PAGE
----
Preprint Article Version 3 Preserved in Portico This version is not peer-reviewed

Sustainability as Source of Competitive Advantages in Mature Sectors: The Case of Ceramic District of Sassuolo (Italy)

Version 1 : Received: 29 April 2018 / Approved: 1 May 2018 / Online: 1 May 2018 (12:04:34 CEST)
Version 2 : Received: 2 May 2018 / Approved: 3 May 2018 / Online: 3 May 2018 (11:35:10 CEST)
Version 3 : Received: 12 June 2018 / Approved: 13 June 2018 / Online: 13 June 2018 (09:49:25 CEST)

A peer-reviewed article of this Preprint also exists.

Journal reference: Smart and Sustainable Built Environment 2019
DOI: 10.1108/SASBE-07-2018-0038


Talking about sustainable development refers mainly to the environmental sphere, but the concept is much broader and also takes into account the social and economic conditions. The concept of sustainability, in this sense, is linked to the compatibility between the development of economic activities, the related social phenomena, and the protection of the environment. Therefore, the ability to balance social, economic and environmental sustainability is the very meaning of the concept of sustainable development. Firms that choose to develop policies and strategies to enhance and pursue sustainable development in the medium to long term have the burden of having to quantitatively document the improvements in production processes with the aim of sustainable development. As a result, one of the biggest challenges for European industry is to introduce sustainability principles into business models leading to competitive advantage. This is particularly important in raw material and energy intensive manufacturing sectors such as the ceramic industry. The present state of knowledge lacks a comprehensive operational tool for industry to support decision-making processes geared towards sustainability. In the ceramic sector, the economic and social dimensions of the product and processes have not yet been given sufficient importance. Moreover, the traditional research on industrial districts lacks an analysis of the relations between firms and the territory with a view to sustainability. Finally, the attention of scholars in the field of economic and social sustainability, has not yet turned to the analysis of the Sassuolo district. Therefore, in this paper we introduce the Life Cycle Sustainability Assessment (LCSA), as a method that can be a suitable tool to fill this gap, because through a mathematical model it is possible to obtain the information useful for decision makers to integrate the principles of sustainability both at the microeconomic level in enterprises, and at the meso-economic level for the definition of economic policies and territorial governance. Environmental and socio-economic analysis was performed from the extraction of raw materials to the packaging of the product on different product categories manufactured by the Italian ceramic industries of the Sassuolo district (northern Italy). For the first time the LCSA model, usually applied to unitary processes, is extended to the economic and industrial activities of the entire district, extending the prospect of investigation from the enterprise and its value chain to the integrated network of district enterprises.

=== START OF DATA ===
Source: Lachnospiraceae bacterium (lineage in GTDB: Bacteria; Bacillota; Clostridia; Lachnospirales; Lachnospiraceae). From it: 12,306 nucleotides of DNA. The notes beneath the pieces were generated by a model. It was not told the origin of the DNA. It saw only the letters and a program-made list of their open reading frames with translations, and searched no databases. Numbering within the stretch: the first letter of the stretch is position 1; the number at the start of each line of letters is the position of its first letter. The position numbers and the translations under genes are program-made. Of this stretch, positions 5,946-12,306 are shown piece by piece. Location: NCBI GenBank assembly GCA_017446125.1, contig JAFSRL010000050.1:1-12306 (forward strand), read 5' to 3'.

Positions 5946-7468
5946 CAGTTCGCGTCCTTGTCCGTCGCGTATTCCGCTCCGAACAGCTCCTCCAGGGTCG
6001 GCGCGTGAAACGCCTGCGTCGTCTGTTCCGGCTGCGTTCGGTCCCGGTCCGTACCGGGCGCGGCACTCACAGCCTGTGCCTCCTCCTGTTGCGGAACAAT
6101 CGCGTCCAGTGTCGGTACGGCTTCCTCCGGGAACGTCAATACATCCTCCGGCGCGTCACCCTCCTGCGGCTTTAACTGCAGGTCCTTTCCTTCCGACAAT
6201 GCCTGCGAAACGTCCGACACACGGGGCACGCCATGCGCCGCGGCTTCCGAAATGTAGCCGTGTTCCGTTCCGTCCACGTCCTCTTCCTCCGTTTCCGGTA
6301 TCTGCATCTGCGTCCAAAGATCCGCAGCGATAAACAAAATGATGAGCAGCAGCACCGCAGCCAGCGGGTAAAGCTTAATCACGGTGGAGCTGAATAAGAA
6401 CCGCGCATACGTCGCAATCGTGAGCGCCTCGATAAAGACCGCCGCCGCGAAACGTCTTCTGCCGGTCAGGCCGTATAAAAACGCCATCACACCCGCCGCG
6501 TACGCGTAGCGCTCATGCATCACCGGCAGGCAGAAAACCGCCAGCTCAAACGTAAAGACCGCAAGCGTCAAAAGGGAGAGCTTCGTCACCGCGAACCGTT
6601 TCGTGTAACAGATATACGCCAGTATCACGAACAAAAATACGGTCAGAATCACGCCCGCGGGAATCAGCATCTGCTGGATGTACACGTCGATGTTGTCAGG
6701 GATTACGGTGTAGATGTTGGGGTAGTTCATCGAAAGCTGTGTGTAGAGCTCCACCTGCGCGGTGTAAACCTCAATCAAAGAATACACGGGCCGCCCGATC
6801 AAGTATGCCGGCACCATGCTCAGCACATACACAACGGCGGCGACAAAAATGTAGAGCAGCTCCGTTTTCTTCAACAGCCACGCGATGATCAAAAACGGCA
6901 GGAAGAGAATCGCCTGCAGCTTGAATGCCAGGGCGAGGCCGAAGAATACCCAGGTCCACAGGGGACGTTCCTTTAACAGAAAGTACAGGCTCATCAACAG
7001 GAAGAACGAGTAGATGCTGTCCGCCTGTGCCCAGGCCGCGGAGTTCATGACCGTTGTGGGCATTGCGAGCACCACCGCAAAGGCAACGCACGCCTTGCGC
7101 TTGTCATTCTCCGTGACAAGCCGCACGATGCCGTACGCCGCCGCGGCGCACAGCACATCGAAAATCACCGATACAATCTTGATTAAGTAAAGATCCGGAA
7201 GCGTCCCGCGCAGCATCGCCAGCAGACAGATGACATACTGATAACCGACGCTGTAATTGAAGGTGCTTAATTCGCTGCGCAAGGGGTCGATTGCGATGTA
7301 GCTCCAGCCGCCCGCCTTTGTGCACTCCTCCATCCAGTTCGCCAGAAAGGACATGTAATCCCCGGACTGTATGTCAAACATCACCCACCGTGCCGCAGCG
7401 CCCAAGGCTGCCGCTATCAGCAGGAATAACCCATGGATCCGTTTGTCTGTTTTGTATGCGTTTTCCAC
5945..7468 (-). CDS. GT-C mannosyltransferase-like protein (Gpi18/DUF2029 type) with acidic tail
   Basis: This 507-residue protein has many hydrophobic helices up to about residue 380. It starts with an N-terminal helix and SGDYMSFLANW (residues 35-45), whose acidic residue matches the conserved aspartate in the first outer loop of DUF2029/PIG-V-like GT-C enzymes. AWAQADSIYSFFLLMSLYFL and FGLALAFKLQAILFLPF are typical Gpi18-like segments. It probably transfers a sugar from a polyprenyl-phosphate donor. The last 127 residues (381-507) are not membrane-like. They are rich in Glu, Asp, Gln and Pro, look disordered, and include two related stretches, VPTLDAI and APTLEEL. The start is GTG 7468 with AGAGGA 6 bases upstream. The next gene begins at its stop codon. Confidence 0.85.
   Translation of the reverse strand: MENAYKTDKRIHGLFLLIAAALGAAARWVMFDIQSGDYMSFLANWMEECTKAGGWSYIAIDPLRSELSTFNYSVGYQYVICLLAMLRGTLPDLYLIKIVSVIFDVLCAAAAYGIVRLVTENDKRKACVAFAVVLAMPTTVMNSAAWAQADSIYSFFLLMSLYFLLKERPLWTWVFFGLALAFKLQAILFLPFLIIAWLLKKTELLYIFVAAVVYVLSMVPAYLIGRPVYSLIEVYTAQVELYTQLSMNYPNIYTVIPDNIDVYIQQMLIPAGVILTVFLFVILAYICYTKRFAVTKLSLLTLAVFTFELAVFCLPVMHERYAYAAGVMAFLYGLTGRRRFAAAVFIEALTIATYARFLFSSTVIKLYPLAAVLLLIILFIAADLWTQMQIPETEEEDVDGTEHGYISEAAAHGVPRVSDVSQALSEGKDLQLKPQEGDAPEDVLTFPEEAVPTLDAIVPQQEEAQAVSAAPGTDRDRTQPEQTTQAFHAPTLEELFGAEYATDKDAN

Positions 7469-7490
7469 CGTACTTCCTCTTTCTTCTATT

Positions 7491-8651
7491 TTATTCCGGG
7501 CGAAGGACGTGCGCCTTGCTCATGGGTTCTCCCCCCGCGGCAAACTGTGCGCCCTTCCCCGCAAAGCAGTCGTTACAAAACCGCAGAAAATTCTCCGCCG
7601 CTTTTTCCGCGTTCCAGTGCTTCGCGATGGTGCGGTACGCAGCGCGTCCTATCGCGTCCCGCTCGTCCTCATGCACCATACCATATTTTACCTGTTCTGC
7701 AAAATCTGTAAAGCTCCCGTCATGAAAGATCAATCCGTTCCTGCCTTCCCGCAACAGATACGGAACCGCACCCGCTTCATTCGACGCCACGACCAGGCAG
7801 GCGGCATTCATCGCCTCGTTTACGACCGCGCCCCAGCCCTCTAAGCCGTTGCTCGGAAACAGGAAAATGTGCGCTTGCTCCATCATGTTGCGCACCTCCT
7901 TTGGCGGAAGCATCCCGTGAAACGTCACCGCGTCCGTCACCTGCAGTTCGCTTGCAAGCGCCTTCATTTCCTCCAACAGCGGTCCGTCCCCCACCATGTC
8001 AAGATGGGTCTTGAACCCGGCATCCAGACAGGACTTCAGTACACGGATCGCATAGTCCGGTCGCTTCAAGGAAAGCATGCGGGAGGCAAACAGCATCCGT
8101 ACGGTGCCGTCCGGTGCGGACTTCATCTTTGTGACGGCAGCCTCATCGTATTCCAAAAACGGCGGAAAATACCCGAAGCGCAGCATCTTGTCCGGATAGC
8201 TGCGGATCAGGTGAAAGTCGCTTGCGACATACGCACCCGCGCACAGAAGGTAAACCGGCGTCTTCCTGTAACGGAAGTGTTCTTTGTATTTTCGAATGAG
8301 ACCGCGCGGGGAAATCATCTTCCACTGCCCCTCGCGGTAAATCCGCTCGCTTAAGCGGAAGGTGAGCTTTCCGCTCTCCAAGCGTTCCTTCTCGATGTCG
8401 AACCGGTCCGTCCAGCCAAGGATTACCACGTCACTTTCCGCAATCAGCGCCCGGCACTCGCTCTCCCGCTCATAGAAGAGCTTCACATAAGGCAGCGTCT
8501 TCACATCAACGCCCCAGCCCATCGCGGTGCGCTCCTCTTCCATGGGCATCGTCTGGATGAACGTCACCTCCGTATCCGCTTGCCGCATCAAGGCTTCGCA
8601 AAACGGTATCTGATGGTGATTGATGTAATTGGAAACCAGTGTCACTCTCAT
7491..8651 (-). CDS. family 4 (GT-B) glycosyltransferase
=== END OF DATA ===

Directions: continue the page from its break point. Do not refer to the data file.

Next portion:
sustainability; competitive advantage, Sassuolo tile ceramic district; Life Cycle Sustainability Assessment (LCSA); Italian ceramic industry; meso-economic level; interpretative method


SOCIAL SCIENCES, Organizational Economics & Management

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